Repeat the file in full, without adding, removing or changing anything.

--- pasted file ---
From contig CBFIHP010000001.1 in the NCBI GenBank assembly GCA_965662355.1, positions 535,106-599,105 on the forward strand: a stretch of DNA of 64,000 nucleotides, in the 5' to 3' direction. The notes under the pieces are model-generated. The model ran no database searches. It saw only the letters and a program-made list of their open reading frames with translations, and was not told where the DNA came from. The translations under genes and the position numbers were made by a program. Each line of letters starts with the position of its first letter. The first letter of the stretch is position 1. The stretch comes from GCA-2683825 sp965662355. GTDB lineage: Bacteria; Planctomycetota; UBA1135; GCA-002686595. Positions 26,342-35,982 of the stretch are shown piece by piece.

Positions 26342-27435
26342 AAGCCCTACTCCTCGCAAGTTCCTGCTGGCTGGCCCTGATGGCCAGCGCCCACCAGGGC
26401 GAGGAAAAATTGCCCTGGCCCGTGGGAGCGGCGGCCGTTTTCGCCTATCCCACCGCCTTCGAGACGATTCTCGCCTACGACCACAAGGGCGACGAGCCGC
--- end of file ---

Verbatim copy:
From contig CBFIHP010000001.1 in the NCBI GenBank assembly GCA_965662355.1, positions 535,106-599,105 on the forward strand: a stretch of DNA of 64,000 nucleotides, in the 5' to 3' direction. The notes under the pieces are model-generated. The model ran no database searches. It saw only the letters and a program-made list of their open reading frames with translations, and was not told where the DNA came from. The translations under genes and the position numbers were made by a program. Each line of letters starts with the position of its first letter. The first letter of the stretch is position 1. The stretch comes from GCA-2683825 sp965662355. GTDB lineage: Bacteria; Planctomycetota; UBA1135; GCA-002686595. Positions 26,342-35,982 of the stretch are shown piece by piece.

Positions 26342-27435
26342 AAGCCCTACTCCTCGCAAGTTCCTGCTGGCTGGCCCTGATGGCCAGCGCCCACCAGGGC
26401 GAGGAAAAATTGCCCTGGCCCGTGGGAGCGGCGGCCGTTTTCGCCTATCCCACCGCCTTCGAGACGATTCTCGCCTACGACCACAAGGGCGACGAGCCGC